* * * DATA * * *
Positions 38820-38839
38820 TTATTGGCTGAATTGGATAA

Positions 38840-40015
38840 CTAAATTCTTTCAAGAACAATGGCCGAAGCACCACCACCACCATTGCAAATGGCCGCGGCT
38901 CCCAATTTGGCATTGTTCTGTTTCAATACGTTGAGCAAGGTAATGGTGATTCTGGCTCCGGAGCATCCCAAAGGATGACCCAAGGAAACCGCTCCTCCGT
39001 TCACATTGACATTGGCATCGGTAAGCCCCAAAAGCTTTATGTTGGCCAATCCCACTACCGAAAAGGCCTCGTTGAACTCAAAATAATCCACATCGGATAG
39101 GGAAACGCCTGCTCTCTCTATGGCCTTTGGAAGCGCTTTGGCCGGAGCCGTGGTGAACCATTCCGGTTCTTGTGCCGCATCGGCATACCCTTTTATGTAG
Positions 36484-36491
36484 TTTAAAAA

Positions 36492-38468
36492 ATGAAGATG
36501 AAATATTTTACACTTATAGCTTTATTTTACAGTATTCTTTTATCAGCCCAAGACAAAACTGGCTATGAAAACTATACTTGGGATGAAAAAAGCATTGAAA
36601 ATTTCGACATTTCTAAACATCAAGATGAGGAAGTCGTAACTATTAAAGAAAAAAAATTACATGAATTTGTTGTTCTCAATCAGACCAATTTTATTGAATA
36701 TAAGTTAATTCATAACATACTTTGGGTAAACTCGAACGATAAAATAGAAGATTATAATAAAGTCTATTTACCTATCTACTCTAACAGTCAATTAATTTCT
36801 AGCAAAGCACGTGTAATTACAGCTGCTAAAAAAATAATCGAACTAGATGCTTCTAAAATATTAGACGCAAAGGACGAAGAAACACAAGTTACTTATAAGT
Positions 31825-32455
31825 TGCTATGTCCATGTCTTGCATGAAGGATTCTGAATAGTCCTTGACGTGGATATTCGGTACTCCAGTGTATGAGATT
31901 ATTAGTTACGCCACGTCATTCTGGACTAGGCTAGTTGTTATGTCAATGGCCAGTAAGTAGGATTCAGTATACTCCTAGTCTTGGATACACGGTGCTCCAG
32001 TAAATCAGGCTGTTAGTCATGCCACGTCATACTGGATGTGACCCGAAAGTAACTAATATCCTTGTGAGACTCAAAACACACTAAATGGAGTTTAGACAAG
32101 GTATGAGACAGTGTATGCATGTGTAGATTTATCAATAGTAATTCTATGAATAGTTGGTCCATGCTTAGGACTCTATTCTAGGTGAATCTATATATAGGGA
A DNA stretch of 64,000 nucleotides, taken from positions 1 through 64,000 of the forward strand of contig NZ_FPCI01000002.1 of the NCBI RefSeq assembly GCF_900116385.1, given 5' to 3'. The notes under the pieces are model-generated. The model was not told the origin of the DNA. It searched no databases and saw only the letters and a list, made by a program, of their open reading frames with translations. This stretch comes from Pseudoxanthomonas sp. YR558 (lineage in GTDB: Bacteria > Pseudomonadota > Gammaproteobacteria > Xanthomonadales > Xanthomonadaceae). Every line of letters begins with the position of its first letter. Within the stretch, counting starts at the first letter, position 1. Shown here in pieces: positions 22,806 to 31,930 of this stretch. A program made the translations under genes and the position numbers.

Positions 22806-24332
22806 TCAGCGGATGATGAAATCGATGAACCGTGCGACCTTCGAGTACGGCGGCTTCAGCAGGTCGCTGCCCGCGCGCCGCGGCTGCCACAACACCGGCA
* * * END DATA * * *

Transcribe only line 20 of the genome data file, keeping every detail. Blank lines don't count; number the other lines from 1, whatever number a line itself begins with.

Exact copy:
32101 GTATGAGACAGTGTATGCATGTGTAGATTTATCAATAGTAATTCTATGAATAGTTGGTCCATGCTTAGGACTCTATTCTAGGTGAATCTATATATAGGGA